HITECH: 5 Critical Security Issues

Interview with Brian Lapidus, COO of Fraud Solutions at Kroll
HITECH: 5 Critical Security Issues
Many hospitals and physician groups are ramping up efforts to implement comprehensive electronic health records systems in hopes of obtaining substantial incentive payments from Medicare or Medicaid under the HITECH Act. They're also scrambling to comply with the act's various security provisions.

Kroll, a risk management company, advises these organizations to pay attention to five critical security issues. In this exclusive interview, Brian Lapidus, COO of Kroll's fraud solutions division, discusses these five issues, emphasizing:

  • Questions to ask business associates;
  • How to deploy encryption;
  • The criticality of having and testing a breach reporting plan.

Lapidus has unique frontline experience helping a wide variety of corporations and organizations safeguard against and respond to data breaches. With an extensive background in organizational development, today he sets direction for the company's continued success in identity theft discovery, investigation and restoration. Lapidus is particularly knowledgeable about the many security gaps - physical, procedural and electronic - common to many U.S. companies and organizations, as well as the criminal landscape where stolen identities are bought, sold and used. He oversees a highly-skilled team that includes veteran licensed investigators who specialize in supporting breach victims and restoring individuals' identities to pre-theft status.

He also is working with consumer organizations to help ensure responsible practices among businesses that provide identity theft-related services. Lapidus has a bachelor's degree from Washington University with concentration in psychology and business and an MBA from Vanderbilt with concentration in strategy and general management.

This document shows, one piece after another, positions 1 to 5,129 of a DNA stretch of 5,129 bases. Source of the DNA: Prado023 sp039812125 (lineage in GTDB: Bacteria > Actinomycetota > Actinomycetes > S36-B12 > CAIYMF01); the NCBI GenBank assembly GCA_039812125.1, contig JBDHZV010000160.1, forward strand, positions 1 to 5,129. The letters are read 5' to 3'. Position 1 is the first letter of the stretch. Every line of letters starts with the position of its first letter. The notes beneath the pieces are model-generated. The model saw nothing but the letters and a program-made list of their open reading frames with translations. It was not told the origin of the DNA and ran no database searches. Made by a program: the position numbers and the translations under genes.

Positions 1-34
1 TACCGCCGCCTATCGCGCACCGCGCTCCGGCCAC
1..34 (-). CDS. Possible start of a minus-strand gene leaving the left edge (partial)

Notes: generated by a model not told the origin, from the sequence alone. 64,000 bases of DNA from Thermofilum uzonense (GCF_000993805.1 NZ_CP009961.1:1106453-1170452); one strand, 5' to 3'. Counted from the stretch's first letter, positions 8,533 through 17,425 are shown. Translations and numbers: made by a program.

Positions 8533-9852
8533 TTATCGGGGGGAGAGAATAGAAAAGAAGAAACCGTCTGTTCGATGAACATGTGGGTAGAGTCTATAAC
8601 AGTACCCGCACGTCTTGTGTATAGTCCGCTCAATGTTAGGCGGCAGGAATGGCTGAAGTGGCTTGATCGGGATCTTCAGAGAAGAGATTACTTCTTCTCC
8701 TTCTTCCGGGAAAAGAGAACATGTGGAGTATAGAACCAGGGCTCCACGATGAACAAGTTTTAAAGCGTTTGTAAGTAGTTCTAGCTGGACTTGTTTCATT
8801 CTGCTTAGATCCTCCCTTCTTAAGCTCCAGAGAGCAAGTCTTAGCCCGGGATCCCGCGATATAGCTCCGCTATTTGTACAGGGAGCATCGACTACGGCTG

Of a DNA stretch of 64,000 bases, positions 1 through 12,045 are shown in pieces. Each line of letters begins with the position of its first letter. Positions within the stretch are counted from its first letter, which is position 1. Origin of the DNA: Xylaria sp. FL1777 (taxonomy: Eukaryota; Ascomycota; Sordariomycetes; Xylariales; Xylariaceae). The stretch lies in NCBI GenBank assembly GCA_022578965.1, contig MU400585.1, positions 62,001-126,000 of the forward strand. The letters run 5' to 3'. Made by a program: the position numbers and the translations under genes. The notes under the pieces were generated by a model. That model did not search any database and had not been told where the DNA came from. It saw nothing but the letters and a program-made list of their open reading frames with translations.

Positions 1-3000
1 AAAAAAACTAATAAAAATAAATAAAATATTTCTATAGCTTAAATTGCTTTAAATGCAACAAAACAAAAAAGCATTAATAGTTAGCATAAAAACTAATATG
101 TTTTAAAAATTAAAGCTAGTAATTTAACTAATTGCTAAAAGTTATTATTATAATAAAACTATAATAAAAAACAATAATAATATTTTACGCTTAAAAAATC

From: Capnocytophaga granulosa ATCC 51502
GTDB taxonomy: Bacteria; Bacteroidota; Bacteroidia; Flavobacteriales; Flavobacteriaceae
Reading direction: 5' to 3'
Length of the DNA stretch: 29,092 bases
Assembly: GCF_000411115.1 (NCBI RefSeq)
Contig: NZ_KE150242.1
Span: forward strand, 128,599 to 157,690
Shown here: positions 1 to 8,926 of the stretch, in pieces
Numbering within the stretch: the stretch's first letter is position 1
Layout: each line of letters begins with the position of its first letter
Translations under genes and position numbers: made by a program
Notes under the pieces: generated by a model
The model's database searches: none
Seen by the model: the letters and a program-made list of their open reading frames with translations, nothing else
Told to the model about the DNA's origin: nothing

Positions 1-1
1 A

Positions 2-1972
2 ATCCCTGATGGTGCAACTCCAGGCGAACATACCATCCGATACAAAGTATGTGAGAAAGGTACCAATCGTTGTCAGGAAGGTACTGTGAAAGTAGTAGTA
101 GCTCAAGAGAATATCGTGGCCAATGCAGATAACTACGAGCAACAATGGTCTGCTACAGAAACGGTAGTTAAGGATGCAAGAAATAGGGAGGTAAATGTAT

TOM FIELD: Just to get us started Brian, why don't you tell us a little bit about yourself, about Kroll, and your roll with the company?

BRIAN LAPIDUS: Great, thanks, Tom. I have the privilege and honor of leading our fraud solutions practice. We help organizations who are suffering from data breaches or lost data. We also work with consumers through third-party partners as it relates to helping those individual consumers handle the perils and challenges from identity theft.

FIELD: So, we've got a number of hospitals and physician groups ramping up their efforts now to implement comprehensive electronic health records in hopes of obtaining incentive payments from Medicare or Medicaid under the HITECH Act. Now, I understand that your company is advising these organizations to pay attention to five critical security issues. So how about we talk about those in the context of this conversation?

LAPIDUS: That sounds great.

FIELD: Brian, the first I want to ask you about is business associates. What question should hospitals and physician groups be asking of their business associates now? LAPIDUS: I think they are all along the lines of where is your PHI stored? Is it ever stored at an offshore facility? Who has access to it? Are your employees subject to security training and background checks? What types of data will you need from us to perform services? How does the business associate monitor the data handling policies and procedures of the subcontractors with whom they share PHI? The biggest question for the CE business associates or subcontractors is, do we really need to use this PHI at all? One of the things that I am always talking to our clients about is the importance of data minimization. People should only keep what they need. Over time, data has become the equivalent of "it's power, it's knowledge," but you don't always need everything you keep and so we encourage organizations to hold less of it.

I think another point, if I could, has to do with the covered entities in that even if your business associate breaches your data, the ultimate responsibility for notification falls to you. So you want to make sure that the BA can specify procedures for notifying you in a timely manner once a breach has occurred. Get those assurances written in the contract, so there will be no question as to what their responsibilities are. Unfortunately, a lot of these business associates or third parties don't even know that it is their responsibility to notify you that they've lost your data.

FIELD: Let's talk about encryption, Brian. You've recommended that portable devices be encrypted. I would like to ask you: 1), why is that important, and 2) what other applications of encryption should be considered?